How I see Urijah Faber Winning: Bell rings and Urijah may not be able to outbox Floyd, but he can out grapple, outwrestle and submit him anyway he pleases. What Urijah gives up in height he makes up for bulk. Once he gets his hands-on Floyd, it’s over.

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  • 8 / 15
    Conor McGregor
    Adam Hunger-USA TODAY Sports

    Let’s be real here. Conor McGregor is a mad man and trying to beat Floyd in his own sport of boxing. The scary thing? People actually thinks he may have a shot. McGregor talks about how his ‘movement’ is something that no one in the sport of MMA or boxing has ever had, and his two division belts are the proof in the proverbial pudding.

    Put these two in the Octagon and Floyd has about as much of a chance as Conor does boxing, perhaps even less so. Conor’s strength has always been his stand up but you don’t get to where he’s at by being one-dimensional.

    How I see Conor McGregor winning: Bell rings and Conor does what Conor does. He’ll march to the center and throw a spinning back kick that connects more times than it doesn’t. Body kicks, leg kicks, all while taunting mercilessly. Eventually McGregor connects with his devastating left and it’s all over.

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  • 7 / 15
    Chan Sung Jung
    Mark J. Rebilas-USA TODAY Sports

    Chan Sung Jung ‘The Korean Zombie’ earned his nickname the hard way. By taking horrific damage and plowing forward like it didn’t even happen. With a focus on kickboxing and Brazilian Jiu-Jitsu, Jung has stunned many opponents by virtue of just not going down when he should. It also helps that he is heavy handed and has his fair share of knockouts on his resume.

    Zombie notably holds the distinction of being the first MMA fighter to ever land the ‘Twister’ submission in the octagon, which takes clever thinking and smart set up. Heavy hands, savvy submissions skills and an iron jaw, the only thing that held Chan back from another title shot was his mandatory military service that put his career on ice for almost three years.

    How I see Chang Sung Jung winning: Bell rings and Chan will strike with Floyd and eat a few good ones because the Korean Zombie's best defense is his granite chin. After walking through Floyd's best shot, Zombie gets Floyd to the ground and puts him in the Twister and Dana White rains UFC performance money on him like it’s Saturday night and the wife is out of town.

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  • 6 / 15
    Nate Diaz
    Mark J. Rebilas-USA TODAY Sports

    Nate Diaz holds victories over a who’s who of fighters, including Conor McGregor. At 6 feet and with a length of 76” which is 4” longer than Floyd. It would surprise literally no one if Nate Diaz would be the one fighter on this list to try to outbox Floyd Mayweather Jr.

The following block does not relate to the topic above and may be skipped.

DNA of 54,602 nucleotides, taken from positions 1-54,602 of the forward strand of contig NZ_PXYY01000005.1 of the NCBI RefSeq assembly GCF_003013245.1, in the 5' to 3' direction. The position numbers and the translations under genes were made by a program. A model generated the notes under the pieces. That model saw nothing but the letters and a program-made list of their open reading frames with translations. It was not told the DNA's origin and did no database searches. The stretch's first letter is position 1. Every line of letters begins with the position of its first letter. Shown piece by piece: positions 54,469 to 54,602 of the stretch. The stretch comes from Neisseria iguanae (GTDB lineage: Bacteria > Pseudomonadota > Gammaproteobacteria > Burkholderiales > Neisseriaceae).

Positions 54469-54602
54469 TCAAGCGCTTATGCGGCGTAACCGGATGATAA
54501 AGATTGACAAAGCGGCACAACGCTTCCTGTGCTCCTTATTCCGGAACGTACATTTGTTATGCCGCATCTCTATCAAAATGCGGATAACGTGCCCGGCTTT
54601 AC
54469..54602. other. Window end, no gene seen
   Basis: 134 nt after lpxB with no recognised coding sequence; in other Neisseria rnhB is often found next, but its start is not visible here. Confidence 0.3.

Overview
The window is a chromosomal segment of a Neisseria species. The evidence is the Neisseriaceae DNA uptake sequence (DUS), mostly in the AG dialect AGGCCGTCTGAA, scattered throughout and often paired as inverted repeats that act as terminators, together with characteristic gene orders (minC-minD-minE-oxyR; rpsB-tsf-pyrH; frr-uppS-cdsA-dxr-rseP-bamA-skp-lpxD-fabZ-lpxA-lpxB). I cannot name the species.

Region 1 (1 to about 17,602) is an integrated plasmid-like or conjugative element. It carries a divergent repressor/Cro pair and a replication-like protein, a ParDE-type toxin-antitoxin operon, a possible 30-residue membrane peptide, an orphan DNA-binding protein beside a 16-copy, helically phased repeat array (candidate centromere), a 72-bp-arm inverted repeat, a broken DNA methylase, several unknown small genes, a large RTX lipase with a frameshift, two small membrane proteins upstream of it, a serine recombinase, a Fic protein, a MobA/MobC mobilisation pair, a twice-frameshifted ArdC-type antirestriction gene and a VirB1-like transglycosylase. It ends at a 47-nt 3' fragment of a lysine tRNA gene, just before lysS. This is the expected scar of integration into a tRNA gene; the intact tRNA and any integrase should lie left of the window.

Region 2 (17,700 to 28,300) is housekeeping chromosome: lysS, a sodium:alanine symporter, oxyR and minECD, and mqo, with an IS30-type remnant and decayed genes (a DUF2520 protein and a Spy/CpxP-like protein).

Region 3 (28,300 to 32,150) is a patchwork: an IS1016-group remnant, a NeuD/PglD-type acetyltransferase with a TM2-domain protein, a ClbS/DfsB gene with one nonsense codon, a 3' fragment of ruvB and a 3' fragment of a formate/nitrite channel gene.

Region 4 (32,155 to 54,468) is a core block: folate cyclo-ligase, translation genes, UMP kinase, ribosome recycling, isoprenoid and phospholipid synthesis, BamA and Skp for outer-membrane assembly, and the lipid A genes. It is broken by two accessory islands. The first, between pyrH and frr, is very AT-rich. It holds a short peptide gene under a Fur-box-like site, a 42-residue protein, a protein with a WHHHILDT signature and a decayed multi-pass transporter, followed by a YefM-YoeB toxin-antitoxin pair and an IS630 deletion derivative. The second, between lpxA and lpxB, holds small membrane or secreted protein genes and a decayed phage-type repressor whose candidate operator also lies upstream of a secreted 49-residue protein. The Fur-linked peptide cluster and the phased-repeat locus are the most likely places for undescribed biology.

Nate’s secret weapon is his cardio. The dude runs triathlons on the regular and has stated that he has no hobbies save for training. Mainly, however he uses his boxing to touch up his opponents before landing his signature “Stockton slap” that is used to mainly embarrass and enrage his opponents into making a mistake. Now I’m not saying that Floyd will fall prey to losing his mind in a fight, but with Diaz being the taller and longer fighter, chances are that Floyd’s getting touched up at some point. Nate is also a BJJ black belt whiz that takes his befuddled opponents and chokes his opponents out with ease.

    How I see Nate Diaz winning: Nate wouldn’t take the easy way out and try to put Floyd on his butt within seconds for a quick submission win. He’ll stand up with Floyd and turn this into a straight up boxing match. Diaz’s toughness is legendary so expect a bloody war before Nate decides that he’s tested himself enough and pull Floyd to the ground before locking something in that makes him tap. Mean mugging will follow.

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  • 5 / 15
    Anthony Pettis
    Anne-Marie Sorvin-USA TODAY Sports

    Anthony ‘Showtime’ Pettis is perhaps best known for the ‘Showtime kick’ where he once ran along the side of the cage (like a ninja) and threw a leg kick that connected to his opponent's jaw and flattened him. This won Pettis the WEC lightweight championship, which he then brought to the UFC and dominated his weight class for years.

    With a background in Taekwondo, Capoeira and Brazilian jiu-jitsu, ‘Showtime’ is a mystery to Floyd Mayweather. Heck, he’s a mystery to most of his opponents in the same sport! Flashy fighters aren’t anything new but Pettis has the ability to use his surroundings to his benefit. There are just too many options available to hurt or confuse Floyd which would eventually lead to his demise.